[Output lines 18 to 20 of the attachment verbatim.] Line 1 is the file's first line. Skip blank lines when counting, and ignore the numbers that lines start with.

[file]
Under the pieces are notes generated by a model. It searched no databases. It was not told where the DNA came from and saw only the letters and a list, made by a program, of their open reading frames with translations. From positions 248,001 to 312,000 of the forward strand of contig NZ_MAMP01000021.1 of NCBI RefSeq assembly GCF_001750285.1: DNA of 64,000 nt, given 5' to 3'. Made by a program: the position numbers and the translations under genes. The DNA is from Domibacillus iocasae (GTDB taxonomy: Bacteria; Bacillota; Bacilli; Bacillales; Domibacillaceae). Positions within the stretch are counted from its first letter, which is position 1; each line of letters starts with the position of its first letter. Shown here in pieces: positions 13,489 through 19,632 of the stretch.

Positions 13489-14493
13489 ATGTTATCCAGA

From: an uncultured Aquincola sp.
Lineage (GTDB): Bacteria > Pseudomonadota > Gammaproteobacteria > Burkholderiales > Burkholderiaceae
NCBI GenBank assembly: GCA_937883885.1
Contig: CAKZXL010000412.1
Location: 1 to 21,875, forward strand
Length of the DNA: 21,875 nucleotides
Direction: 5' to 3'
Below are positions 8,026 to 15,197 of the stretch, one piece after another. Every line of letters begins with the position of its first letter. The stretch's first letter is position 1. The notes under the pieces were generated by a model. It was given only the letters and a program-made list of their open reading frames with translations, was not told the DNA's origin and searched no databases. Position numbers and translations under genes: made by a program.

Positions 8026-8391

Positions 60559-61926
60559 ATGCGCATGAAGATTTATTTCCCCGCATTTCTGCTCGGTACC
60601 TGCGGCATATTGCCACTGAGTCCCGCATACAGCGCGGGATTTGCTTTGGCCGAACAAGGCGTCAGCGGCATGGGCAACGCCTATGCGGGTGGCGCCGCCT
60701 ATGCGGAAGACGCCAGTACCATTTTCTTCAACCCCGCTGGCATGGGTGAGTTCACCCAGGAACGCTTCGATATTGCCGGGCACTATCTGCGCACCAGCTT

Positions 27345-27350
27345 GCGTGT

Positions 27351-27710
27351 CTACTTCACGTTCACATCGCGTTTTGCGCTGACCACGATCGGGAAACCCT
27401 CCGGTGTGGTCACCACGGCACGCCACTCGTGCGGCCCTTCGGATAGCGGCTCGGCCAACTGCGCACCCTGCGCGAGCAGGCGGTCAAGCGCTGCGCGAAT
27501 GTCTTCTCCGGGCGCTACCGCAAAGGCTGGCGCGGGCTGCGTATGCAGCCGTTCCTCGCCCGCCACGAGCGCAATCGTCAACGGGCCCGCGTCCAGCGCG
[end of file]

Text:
27345 GCGTGT

Positions 27351-27710
27351 CTACTTCACGTTCACATCGCGTTTTGCGCTGACCACGATCGGGAAACCCT